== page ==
$\displaystyle H_1(z) = z^{-(L-1)}H_0(-z^{-1})

In the time domain, the analysis and synthesis filters are given by

h_1(n) &=& -(-1)^n h_0(L-1-n) \\ [0.1in]
f_0(n) &=& h_0(L-1-n) \\ [0.1in]
f_1(n) &=& -(-1)^n h_0(n) = - h_1(L-1-n)

That is, $ f_0=\hbox{\sc Flip}(h_0)$ for the lowpass channel, and the highpass channel filters are a modulation of their lowpass counterparts by $ (-1)^n$. Again, all four analysis and synthesis filters are determined by the lowpass analysis filter $ H_0(z)$. It can be shown that this is an orthogonal filter bank. The analysis filters $ H_0(z)$ and $ H_1(z)$ are power complementary, i.e.,

$\displaystyle \left\vert H_0{e^{j\omega}}\right\vert^2 + \left\vert H_1{e^{j\omega}}\right\vert^2 = 1 \qquad\hbox{(Power Complementary)}


$\displaystyle {\tilde H}_0(z) H_0(z) + {\tilde H}_1(z) H_1(z) = 1 \qquad\hbox{(Power Complementary)}

where $ {\tilde H}_0(z)\isdef \overline{H}_0(z^{-1})$ denotes the paraconjugate of $ H_0(z)$ (for real filters $ H_0$). The paraconjugate is the analytic continuation of $ \overline{H_0(e^{j\omega})}$ from the unit circle to the $ z$ plane. Moreover, the analysis filters $ H_0(z)$ are power symmetric, e.g.,

$\displaystyle {\tilde H}_0(z) H_0(z) + {\tilde H}_0(-z) H_0(-z) = 1 \qquad\hbox{(Power Symmetric)}

The power symmetric case was introduced by Smith and Barnwell in 1984 [256].

With the CQF constraints, Eq.$ \,$(10.1) reduces to

$\displaystyle \hat{X}(z) = \frac{1}{2}[H_0(z)H_0(z^{-1}) + H_0(-z)H_0(-z^{-1})]X(z) \protect$ (11.8)

Let $ P(z) = H_0(z)H_0(-z)$, such that $ H_0(z)$ is a spectral factor of the half-band filter $ P(z)$ (i.e., $ P(e^{j\omega})$ is a nonnegative power response which is lowpass, cutting off near $ \omega=\pi/4$). Then, (10.8) reduces to

$\displaystyle \hat{X}(z) = \frac{1}{2}[P(z) + P(-z)]X(z) = -z^{-(L-1)}X(z)$ (11.9)

The problem of the PR filter design has thus been reduced to designing one half-band filter, $ P(z)$. It can be shown that any half-band filter can be written in the form $ p(2n) = \delta(n)$. That is, all non-zero even-idexed values of $ p(n)$ are set to zero.

A simple design of an FIR half-band filter would be to window a sinc function:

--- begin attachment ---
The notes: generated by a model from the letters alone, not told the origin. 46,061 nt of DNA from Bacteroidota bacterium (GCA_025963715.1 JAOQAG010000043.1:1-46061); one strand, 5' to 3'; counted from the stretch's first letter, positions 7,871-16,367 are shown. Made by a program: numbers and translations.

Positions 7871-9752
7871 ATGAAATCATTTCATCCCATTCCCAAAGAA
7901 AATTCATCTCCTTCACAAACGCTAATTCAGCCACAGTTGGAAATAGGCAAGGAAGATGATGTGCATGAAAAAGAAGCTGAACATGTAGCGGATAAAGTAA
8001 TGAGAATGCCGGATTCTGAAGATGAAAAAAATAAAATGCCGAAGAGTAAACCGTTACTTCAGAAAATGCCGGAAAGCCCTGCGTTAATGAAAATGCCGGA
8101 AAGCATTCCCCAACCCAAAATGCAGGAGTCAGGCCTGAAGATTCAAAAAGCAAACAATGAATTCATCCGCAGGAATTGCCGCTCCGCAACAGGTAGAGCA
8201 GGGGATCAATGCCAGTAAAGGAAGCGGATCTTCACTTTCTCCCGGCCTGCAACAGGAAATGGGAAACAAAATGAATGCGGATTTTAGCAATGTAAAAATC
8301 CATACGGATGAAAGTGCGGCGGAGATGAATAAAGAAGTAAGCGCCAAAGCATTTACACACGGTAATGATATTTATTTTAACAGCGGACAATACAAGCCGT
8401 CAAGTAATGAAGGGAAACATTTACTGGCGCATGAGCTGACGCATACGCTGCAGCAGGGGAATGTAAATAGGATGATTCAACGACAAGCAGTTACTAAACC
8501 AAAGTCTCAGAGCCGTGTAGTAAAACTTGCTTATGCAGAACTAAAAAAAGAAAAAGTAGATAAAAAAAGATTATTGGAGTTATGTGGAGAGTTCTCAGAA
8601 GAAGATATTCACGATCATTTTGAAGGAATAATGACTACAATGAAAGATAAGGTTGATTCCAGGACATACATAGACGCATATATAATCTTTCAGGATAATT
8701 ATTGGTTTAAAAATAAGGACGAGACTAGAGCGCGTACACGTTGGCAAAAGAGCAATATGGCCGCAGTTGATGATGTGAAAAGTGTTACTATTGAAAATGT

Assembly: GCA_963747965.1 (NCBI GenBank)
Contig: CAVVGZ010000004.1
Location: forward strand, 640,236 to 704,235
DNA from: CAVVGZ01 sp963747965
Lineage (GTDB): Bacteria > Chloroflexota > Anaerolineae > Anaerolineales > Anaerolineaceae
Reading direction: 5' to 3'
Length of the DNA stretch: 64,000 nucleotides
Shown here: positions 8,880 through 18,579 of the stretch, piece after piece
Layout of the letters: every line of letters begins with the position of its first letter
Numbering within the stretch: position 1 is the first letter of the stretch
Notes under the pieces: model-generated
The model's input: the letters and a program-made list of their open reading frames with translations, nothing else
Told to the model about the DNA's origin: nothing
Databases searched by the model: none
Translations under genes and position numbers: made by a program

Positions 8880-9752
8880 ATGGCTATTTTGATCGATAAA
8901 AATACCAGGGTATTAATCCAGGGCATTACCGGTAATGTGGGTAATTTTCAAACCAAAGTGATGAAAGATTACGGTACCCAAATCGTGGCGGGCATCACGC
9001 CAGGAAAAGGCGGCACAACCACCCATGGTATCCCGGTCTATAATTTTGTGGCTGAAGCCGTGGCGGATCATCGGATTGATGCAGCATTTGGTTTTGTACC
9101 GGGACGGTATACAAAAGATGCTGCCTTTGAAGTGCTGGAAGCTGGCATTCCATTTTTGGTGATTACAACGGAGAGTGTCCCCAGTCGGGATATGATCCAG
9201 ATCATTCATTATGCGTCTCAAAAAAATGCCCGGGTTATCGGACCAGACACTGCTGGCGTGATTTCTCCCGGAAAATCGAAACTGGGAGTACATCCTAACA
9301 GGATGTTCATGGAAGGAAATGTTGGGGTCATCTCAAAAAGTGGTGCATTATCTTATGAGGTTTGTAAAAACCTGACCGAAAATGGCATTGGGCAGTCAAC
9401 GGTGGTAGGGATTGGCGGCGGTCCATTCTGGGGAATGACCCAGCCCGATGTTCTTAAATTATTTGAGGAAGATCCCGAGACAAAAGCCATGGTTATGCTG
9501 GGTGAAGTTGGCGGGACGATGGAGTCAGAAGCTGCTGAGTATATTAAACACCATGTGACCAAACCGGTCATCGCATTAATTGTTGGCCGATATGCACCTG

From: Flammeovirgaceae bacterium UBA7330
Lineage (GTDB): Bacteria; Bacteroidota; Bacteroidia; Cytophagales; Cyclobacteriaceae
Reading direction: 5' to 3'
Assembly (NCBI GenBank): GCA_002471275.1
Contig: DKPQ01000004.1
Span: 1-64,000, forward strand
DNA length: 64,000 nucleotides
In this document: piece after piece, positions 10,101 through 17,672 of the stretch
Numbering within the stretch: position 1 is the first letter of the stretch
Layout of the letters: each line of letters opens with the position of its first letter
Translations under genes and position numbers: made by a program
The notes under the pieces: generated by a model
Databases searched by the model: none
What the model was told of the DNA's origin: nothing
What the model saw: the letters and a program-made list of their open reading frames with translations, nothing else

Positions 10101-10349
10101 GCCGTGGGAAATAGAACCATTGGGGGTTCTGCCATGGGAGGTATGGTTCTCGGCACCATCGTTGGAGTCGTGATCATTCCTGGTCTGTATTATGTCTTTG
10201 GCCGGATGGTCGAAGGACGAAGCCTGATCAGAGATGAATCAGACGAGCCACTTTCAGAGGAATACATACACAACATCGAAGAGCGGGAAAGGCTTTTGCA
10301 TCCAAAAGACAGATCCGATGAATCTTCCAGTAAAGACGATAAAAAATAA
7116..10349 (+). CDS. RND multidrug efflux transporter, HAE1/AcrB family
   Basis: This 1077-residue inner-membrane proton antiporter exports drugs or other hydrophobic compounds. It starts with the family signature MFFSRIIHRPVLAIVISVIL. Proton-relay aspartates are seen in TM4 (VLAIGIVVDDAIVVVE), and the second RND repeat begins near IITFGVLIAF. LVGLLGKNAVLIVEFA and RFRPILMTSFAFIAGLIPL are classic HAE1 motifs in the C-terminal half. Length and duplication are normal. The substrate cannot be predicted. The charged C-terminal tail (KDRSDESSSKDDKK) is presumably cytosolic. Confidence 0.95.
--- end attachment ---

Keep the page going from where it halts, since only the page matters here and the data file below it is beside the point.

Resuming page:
$\displaystyle p(n) = \frac{\hbox{sin}[\pi n/2]}{\pi n/2}w(n)$ (11.10)

where $ w(n)$ is any suitable window, such as the Kaiser window.

Note that as a result of (10.8), the CQF filters are power complementary. That is, they satisfy:

$\displaystyle \left\vert H_0(e^{j \omega})\right\vert^2 + \left\vert H_1(e^{j \omega})\right\vert^2 = 2

Also note that the filters $ H_0$ and $ H_1$ are not linear phase. It can be shown that there are no two-channel perfect reconstruction filter banks that have all three of the following characteristics (except for the Haar filters):
  1. FIR
  2. orthogonal
  3. linear phase
In this design procedure, we have chosen to satisfy the first two and give up the third.

By relaxing ``orthogonality'' to ``biorthogonality'', it becomes possible to obtain FIR linear phase filters in a critically sampled, perfect reconstruction filter bank. (See §10.9.)

Orthogonal Two-Channel Filter Banks

Recall the reconstruction equation for the two-channel, critically sampled, perfect-reconstruction filter-bank:

\hat{X}(z) &=& \frac{1}{2}[H_0(z)F_0(z) + H_1(z)F_1(z)]X(z)
...\\ [0.1in]
&+& \frac{1}{2}[H_0(-z)F_0(z) + H_1(-z)F_1(z)]X(-z)

This can be written in matrix form as

$\displaystyle \hat{X}(z) = \frac{1}{2} \left[\begin{array}{c} F_0(z) \\ [2pt] F...
\left[\begin{array}{c} X(z) \\ [2pt] X(-z) \end{array}\right]

where the above $ 2 \times 2$ matrix, $ \bold{H}_m(z)$, is called the alias component matrix (or analysis modulation matrix). If

$\displaystyle {\tilde {\bold{H}}}_m(z)\bold{H}_m(z) = 2\bold{I}

where $ {\tilde {\bold{H}}}_m(z)\isdef \bold{H}_m^T(z^{-1})$ denotes the paraconjugate of $ \bold{H}_m(z)$, then the alias component (AC) matrix is lossless, and the (real) filter bank is orthogonal.

It turns out orthogonal filter banks give perfect reconstruction filter banks for any number of channels. Orthogonal filter banks are also called paraunitary filter banks, which we'll study in polyphase form in §10.5 below. The AC matrix is paraunitary if and only if the polyphase matrix (defined in the next section) is paraunitary [266].

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Perfect Reconstruction Filter Banks
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Polyphase Filtering